Improving mental and physical health through exercise
Feeling stressed? You’re not alone - well-being figures reveal around 20% of us now have anxiety. No wonder we're experiencing a boom in stress-relieving toys; fidget spinners are now so popular, they made up 17% of global daily online toy sales by June 2017.
But are these gadgets just a fad, or is there any point to them? We tested five of the most popular stress-busting tools to find out.
1. The fidget spinner
We tested: Blue Tri Fidget Hand Spinner Toy by iGadget Tradings, £6.99, amazon.co.uk
Many fidget spinner manufacturers claim the gadget relieves ADHD, autism and anxiety. While there is some research that fidgeting (jiggling legs, for example) can help children with ADHD to concentrate, there's no scientific evidence that fidget spinners have the same effect. I hoped it would distract me from my overflowing To Do list, but no luck; it actually made me feel more stressed, as it was disorientating to watch it spin around so fast and then stop abruptly when put down.
Verdict: This might entertain a fidgety school child, but it had no appeal for me. 2/5
2. The traditional stress ball
We tested: Stress Balls in Yellow by StressCHECK, £6.99, amazon.co.uk
Stress balls are designed to help relieve tension and stress - the idea is that when you tighten and then release your fist, it helps you let go of the angst too. I used it during a busy day at work to help me calm down and renew my focus. I tried squeezing the ball as tightly as I could for three seconds and then releasing, repeating the exercise 20 times; however, I still felt anxious afterwards.
Verdict: While I didn't exactly feel calmer, I did feel more alert and worked more efficiently for the rest of the day. 3/5
3. The wire head massager
We tested: TRIXES Head Scalp Massager Relaxing Therapeutic Portable Stress Relief by Digiflex, £4.99, amazon.co.uk.
According to advocates, a wire-based head massager can help relax muscles in your neck that tense up when you're stressed. I used to find this tool creepy, like a big spider. But when I used it on a morning train commute - ignoring the bemused looks from other commuters - the touch of the fingertip-like prongs relaxed me.
Verdict: Although this made my heart race the most out of all the gadgets tested, maybe because the massage stimulated blood flow to my scalp, I was left feeling more positive and energised for the day. 4/5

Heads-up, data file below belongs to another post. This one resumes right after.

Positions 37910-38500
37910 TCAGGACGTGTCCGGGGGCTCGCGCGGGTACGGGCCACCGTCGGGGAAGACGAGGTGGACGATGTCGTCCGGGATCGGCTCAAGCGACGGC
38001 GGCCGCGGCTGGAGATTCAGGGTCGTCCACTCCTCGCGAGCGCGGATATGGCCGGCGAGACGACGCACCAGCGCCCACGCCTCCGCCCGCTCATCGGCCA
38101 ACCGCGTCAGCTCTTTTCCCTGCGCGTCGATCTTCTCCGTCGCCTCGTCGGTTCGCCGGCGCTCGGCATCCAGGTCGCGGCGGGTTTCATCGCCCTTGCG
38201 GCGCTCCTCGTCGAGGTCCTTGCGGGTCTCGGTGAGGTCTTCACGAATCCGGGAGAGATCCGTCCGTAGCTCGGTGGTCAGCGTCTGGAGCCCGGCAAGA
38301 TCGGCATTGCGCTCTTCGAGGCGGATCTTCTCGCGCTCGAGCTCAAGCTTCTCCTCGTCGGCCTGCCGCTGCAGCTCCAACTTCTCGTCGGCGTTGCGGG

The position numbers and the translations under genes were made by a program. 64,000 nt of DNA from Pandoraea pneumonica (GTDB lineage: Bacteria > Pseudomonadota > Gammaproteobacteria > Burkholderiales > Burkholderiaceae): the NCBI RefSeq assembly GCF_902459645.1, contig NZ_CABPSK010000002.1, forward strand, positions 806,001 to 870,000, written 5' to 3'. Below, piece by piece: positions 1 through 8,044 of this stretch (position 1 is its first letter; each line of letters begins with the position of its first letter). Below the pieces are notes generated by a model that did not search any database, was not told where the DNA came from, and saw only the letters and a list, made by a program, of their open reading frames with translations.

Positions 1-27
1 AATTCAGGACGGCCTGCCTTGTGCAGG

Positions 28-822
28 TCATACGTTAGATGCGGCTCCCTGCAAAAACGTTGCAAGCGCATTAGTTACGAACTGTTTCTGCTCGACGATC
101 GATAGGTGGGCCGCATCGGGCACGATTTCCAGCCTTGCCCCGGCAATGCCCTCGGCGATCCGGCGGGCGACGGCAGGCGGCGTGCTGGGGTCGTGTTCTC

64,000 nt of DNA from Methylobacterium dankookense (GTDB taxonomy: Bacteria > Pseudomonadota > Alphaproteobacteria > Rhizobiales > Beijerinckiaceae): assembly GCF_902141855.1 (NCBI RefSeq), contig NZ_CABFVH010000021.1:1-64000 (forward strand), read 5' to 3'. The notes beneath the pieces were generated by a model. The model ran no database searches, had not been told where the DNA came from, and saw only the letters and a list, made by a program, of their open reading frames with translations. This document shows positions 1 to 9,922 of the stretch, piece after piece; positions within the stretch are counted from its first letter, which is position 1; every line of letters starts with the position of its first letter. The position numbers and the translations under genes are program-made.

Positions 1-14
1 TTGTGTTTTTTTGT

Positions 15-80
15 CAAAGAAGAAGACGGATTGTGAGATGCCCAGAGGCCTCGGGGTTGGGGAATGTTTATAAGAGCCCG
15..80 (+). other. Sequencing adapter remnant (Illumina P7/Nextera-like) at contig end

4. The putty
We tested: Crayola Silly Putty Original Craft Set by AJ Every Day, £5.11, amazon.co.uk
Silly Putty is sometimes known as 'thinking putty', as it's meant to help you process your thoughts while you play. My first thought, picking it up on a dreary grey Monday, is that this is brilliant stuff - smooth, mess-free and moldable. I felt immersed in the activity and opened up creatively, fashioning a little stick figure. When the five-minute timer I had set myself went off, I wanted to keep playing.
Verdict: Putty may not be a traditional stress-relieving tool, but it definitely gave me a creativity boost which made me feel good. 3/5
5. The stress-busting app
We tested: Recolour, free to download on iOS and Android with £9.99 monthly optional subscription
I used this colouring-in app when I came home tired after work, and it was really satisfying. It is very easy to use - you click on an area of your chosen pattern, including flowers, plants, animals and abstract designs, and it floods with colour. I soon started to feel myself start to unwind. The only mistake was using the app while my phone was still available for calls, so I was interrupted. Next time, I'll switch to airplane mode first.
Verdict: I'm planning to use this app a lot more to relax on the sofa after a long day, although I've already worked through all the patterns available on the free version. I'd recommend using it with a 'night filter' too, so there's no sleep-disrupting blue light. 5/5
While all these gadgets may be a fun distraction, they're no substitute for medical help if you have anxiety. Finding a solution that helps you relax and manage your feelings is an important factor in relieving anxiety, so talk to your GP if you're struggling.